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For twelve generations, the inhabitants of a remote island in Newfoundland have lived and died together. Now, in the second decade of the 21st century, they are facing resettlement. They have each been offered a generous compensation package to leave the island for good. There’s just one proviso: everyone must go.

Gradually, all of the residents surrender to the inevitable. All of the residents, that is, but one: old Moses Sweetland.

Motivated in part by a sense of history and belonging, and concerned that his somewhat eccentric great-nephew will wilt on the mainland, Moses resists the coercion of family and friends in order to hold onto the only place he’s ever called home. As his options dwindle, Moses Sweetland concocts a scheme to remain the island’s only living resident.

Cut off from the outside world, with the food supply diminishing and weather shredding away the last evidence of human habitation, Sweetland finds himself, finally, in the company of ghosts . . .

Written with incomparable emotional power and depth, Sweetland is a story about loyalty and courage, about the human will to persist even when all hope seems lost.


Remarkable . . . The conflict between the old and new ways, memory and reality are ongoing themes in the novel, strengthened by Crummey's knack for seamlessly mixing past and present.
Calgary Herald
An Amazon Best Book of the Month, January 2015 There's a quietness to Michael Crummey's novel that adds to its power ... What's most appealing about this subtle, entertaining, and quietly moving novel is the humanity of its characters and the genuine feel of Sweetland itself.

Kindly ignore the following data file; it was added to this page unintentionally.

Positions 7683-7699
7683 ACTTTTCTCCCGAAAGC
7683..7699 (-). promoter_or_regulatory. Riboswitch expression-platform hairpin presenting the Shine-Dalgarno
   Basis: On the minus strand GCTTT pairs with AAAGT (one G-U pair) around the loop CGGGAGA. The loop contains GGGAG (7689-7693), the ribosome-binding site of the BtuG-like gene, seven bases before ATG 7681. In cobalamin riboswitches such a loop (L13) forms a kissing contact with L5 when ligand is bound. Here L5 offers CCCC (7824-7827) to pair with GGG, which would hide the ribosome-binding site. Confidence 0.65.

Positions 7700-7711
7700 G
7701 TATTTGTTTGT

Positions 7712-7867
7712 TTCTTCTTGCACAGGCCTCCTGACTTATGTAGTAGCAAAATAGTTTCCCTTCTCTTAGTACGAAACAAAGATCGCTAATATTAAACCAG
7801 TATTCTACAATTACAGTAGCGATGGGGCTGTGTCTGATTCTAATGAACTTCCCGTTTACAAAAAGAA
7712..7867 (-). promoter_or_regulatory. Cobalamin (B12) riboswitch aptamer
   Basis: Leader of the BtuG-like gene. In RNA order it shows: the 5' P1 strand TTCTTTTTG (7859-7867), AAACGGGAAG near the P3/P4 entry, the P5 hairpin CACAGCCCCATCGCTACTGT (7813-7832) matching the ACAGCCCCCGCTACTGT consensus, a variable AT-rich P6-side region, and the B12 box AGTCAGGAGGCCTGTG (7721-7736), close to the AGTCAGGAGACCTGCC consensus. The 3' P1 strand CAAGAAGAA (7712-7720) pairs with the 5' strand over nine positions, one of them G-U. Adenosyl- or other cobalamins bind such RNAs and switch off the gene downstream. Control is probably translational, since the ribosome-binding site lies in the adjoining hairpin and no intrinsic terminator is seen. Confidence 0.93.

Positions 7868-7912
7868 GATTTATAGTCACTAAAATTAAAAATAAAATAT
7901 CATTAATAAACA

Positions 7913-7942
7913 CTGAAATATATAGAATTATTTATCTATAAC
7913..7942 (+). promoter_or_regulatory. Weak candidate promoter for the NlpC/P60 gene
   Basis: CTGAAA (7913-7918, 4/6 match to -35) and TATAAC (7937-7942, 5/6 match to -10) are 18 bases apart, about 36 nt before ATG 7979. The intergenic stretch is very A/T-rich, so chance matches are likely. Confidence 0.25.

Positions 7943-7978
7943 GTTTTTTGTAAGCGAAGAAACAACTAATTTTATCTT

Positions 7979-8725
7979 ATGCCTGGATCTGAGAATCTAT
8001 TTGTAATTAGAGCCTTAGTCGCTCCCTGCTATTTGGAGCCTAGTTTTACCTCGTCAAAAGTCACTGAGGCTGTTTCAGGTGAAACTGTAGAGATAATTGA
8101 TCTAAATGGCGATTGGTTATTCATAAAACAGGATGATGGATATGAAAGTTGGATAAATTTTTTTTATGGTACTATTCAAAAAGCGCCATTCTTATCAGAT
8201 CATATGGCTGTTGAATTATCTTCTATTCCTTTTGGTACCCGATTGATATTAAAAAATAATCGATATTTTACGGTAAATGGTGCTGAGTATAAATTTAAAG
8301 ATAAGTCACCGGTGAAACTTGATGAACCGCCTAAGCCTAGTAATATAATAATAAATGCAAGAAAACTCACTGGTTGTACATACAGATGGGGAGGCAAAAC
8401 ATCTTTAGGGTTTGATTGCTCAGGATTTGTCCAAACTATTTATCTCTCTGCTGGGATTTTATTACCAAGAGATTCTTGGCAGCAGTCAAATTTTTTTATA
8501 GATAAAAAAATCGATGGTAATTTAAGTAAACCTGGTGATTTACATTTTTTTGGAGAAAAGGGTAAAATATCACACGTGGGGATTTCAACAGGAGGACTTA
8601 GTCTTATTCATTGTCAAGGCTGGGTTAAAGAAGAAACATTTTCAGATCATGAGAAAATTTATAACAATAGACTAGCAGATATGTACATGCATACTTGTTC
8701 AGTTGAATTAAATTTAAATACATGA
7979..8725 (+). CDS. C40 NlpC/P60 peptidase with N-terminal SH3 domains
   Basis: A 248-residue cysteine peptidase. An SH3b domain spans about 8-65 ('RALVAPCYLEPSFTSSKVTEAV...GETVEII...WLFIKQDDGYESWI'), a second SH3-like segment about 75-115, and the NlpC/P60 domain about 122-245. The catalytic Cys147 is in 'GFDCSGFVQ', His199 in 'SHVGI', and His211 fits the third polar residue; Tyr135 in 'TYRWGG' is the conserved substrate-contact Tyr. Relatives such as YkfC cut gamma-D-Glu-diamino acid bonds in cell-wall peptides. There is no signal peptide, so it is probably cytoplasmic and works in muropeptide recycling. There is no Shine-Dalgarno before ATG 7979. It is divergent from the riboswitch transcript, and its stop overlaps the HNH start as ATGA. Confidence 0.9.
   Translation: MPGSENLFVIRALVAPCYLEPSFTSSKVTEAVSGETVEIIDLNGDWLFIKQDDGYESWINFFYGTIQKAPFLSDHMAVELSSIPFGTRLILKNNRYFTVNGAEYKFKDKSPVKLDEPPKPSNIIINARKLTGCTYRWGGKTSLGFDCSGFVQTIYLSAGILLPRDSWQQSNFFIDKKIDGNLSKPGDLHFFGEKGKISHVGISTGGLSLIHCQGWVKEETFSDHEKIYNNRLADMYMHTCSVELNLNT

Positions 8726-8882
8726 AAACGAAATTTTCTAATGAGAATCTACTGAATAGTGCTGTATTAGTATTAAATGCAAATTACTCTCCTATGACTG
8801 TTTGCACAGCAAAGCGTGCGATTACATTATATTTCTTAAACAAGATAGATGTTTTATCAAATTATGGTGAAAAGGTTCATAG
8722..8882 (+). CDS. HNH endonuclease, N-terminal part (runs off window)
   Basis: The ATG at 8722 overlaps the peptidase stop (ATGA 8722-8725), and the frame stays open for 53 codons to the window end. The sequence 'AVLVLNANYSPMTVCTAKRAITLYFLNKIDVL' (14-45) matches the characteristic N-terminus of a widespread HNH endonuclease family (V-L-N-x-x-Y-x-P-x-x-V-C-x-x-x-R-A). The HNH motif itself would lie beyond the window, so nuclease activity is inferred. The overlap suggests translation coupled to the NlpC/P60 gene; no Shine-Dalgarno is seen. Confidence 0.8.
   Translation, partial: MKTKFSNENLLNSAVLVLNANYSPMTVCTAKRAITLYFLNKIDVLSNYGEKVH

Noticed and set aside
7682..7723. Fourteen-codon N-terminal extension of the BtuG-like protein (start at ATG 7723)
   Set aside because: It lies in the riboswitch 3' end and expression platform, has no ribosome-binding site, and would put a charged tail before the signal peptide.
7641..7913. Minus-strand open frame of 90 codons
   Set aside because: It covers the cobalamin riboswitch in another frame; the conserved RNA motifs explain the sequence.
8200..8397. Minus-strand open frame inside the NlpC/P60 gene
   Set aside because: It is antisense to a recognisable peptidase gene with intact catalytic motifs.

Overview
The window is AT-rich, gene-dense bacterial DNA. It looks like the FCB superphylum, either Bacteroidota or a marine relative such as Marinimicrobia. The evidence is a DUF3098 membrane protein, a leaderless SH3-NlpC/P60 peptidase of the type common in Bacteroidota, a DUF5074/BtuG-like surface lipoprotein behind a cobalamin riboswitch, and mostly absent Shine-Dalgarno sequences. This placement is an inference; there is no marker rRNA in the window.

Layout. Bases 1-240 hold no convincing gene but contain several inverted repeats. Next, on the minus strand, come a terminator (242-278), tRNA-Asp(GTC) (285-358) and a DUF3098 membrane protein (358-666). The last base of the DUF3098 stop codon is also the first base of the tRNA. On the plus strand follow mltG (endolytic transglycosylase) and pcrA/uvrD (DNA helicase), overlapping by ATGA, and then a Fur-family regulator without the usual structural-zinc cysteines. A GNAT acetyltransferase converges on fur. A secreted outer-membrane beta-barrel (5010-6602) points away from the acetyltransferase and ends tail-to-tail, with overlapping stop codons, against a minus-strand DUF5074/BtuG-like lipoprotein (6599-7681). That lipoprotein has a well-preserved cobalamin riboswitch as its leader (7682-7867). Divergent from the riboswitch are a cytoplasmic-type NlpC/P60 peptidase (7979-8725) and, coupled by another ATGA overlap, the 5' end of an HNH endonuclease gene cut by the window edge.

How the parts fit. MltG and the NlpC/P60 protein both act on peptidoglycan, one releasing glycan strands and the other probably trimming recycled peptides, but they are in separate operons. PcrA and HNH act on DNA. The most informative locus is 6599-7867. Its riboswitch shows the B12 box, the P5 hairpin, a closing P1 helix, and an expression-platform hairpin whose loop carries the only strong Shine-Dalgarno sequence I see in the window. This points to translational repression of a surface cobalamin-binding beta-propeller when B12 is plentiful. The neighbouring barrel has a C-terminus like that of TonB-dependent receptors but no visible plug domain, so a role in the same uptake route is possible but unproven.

Amazon Best Book of the Month
Moses is a memorably strong-willed character... [Sweetland] also conveys the way that a sense of place is the product of relationships-among the living, with the dead, and, in Moses's case, arising from intimate connections to land and sea.
Publishers Weekly, Starred review.
He writes of it with great specificity and vivid windblown imagery
Times Literary Supplement
As Crummey's elegant prose and storytelling prowess makes abundantly clear, no man is an island.'
The Scotsman
I admire Crummey's spare, evocative prose and his brilliant idea.
Quentin Letts, The Lady
Seductive, supple and haunting. . . . Sweetland is a wistful eulogy for a dying way of life.
Toronto Star
An evocative portrait of a disappearing way of life, Sweetland is also a powerful rumination on what's lost in letting go of the past-and the sometimes-unbearable cost of trying to hold onto it.
Celeste Ng, author of Everything I Never Told You.
The elimination of an entire community, and what it represents, is deeply felt. Through its crusty protagonist, Crummey's shrewd, absorbing novel tells us how rich a life can be, even when experienced in the narrowest of physical confines.
Kirkus Reviews, Starred review.
Best decision of my reading year ... Written with a spare, salty style, this superb tale will reverberate with anyone who feels isolated by modernity. It may also make you hanker to visit Canada's remote east coast.
Daily Mail, What's the Best Book You Read in 2015?